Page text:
You’ve undoubtedly heard someone say, “Just let the next guys worry about it,” which usually means the product they’re sending out will be nearly impossible for the “next guys” to work on or repair. Boatman Marine Canvas works on all sorts of lake boats that are 38 feet and smaller. Time after time we find ourselves being “the next guys” when we are removing a boat interior for upholstery. Typically, the boat manufacturer has bolted or screwed several of the interior cushions to the upper deck of the boat (the cockpit sole) before attaching it to the boat hull. This leaves us to figure out how to not only remove the cushions, but also how to reattach them using a different method than the original manufacturer.
Over the last 30 years, we have learned a few tricks for getting the job done correctly so “the next guys” won’t have the same problem.
How to find the bolts
Most of the problem areas are the cushion backs in the bow of the boat. First, we examine the boat and remove any bolts we can possibly reach. We are blessed with my 25-year-old son Gavin who is tall and skinny with long arms. We will get him as far into the boat as possible with a flashlight and a wrench to get what he can get (Photo 1). But if you don’t have access to a tall, skinny kid who is not claustrophobic, there is another solution to locating hidden bolts. You can buy an inspection camera that will hook up to your cell phone for less than $20 or an all-inclusive unit for about $100. This will allow you to run a small wire cable into the tightest spaces to spot those pesky bolts you can’t see.
This early 2000s Supra ski boat (Left lead photo) is the perfect example of bow cushions being bolted and wood-screwed before the boat was mounted to the hull. First, you must access these bow cushions from the front side. Get a razor blade and cut off the exterior vinyl cushion cover. Then get a scraper and gently remove the foam from the backer board, which will expose the bolts or screws (Photo 2). Most of the time, the cushions are either bolted or screwed, but rarely both. Supra made doubly sure these bow cushions were not going to fly out of the boat while being towed down the highway, becoming roadkill. The bow cushion backs are bolted and screwed from the back side, making most of the bolts and screws impossible to reach.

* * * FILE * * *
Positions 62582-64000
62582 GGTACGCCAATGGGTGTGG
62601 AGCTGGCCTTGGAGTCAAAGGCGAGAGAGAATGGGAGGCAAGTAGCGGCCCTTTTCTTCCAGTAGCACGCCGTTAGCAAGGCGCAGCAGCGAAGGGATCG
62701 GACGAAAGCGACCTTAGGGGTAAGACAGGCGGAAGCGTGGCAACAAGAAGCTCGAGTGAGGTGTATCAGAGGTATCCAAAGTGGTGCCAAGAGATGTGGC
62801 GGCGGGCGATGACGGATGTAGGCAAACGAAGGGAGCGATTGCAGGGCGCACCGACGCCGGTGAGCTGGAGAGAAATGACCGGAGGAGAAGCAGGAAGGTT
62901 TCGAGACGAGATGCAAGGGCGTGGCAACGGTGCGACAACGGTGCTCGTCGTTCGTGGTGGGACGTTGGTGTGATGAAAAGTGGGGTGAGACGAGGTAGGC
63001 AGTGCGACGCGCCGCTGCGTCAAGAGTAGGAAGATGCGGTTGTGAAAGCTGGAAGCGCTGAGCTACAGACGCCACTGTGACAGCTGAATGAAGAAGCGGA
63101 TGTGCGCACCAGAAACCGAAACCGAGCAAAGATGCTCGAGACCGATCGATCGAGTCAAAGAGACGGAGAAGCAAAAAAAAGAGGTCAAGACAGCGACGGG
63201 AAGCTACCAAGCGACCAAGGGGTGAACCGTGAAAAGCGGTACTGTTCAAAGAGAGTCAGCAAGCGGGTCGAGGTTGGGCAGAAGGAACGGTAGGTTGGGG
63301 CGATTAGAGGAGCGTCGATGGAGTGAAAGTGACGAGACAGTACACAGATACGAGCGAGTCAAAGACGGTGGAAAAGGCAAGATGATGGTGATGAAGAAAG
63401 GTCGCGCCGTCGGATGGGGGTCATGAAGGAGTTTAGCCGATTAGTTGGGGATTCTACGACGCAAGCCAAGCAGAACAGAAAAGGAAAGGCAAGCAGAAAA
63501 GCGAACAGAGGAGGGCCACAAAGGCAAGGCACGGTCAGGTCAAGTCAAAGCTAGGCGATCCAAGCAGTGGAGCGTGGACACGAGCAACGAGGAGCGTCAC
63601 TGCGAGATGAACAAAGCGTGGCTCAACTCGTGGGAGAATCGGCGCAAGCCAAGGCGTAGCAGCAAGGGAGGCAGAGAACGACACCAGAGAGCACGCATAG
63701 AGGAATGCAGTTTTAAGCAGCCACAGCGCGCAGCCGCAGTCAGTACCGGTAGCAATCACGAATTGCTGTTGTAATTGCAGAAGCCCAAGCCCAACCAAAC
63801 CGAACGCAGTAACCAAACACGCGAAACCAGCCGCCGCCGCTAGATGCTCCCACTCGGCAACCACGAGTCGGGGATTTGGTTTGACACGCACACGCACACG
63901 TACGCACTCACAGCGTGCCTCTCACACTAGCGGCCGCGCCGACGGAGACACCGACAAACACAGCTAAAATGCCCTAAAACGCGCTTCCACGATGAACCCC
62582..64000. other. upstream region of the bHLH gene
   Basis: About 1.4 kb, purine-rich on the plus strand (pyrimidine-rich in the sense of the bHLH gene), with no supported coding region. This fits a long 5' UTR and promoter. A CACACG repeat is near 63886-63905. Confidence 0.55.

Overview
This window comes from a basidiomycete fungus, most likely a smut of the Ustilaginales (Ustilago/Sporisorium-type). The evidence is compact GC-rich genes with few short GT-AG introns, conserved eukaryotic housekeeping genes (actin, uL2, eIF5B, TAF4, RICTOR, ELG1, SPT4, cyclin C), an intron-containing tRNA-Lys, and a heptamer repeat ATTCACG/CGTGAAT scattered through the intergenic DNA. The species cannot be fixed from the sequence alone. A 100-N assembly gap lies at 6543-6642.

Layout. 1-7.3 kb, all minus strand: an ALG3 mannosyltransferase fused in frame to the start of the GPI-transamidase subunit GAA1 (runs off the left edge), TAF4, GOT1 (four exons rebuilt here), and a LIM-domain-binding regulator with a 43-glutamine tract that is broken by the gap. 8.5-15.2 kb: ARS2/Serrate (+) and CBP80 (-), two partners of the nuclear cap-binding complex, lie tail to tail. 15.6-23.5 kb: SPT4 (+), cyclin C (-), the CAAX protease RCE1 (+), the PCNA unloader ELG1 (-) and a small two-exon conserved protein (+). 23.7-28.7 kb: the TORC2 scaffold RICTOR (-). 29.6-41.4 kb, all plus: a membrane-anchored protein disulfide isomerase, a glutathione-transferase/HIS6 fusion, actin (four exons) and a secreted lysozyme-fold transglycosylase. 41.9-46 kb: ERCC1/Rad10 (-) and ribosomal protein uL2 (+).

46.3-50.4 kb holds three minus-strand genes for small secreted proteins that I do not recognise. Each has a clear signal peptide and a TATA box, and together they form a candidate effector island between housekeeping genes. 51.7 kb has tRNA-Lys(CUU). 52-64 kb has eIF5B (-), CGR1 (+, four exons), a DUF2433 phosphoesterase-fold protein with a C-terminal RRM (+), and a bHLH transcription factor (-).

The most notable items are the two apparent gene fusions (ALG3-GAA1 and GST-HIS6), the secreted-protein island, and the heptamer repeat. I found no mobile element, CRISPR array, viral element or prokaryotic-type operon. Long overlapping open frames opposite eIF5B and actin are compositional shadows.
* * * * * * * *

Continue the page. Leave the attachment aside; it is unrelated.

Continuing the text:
*WARNING: Before you start trying to remove the bow cushion bolts, be sure to predrill at least four holes where you will be installing nylon trim retainers. In this case, this is how the new center bow cushion will be refastened to the boat (Photo 3). If you do not drill these holes before you remove the panel, it will be very difficult to get the cushion to line up in the same spot.
Nylon trim fasteners are used primarily in the automotive industry, but over the years we have seen them used in several boats, including 38-foot offshore Cigarette boats, for mounting their side panels. W e buy our trim retainers from a local auto upholstery supplier. They are produced for Auveco Products, product #15479 (Photo 3A). You will need a 9⁄32-inch drill bit to make the mounting hole. Once the 9⁄32-inch holes are drilled, it’s time to start removing the panel.
Removing tough nuts and bolts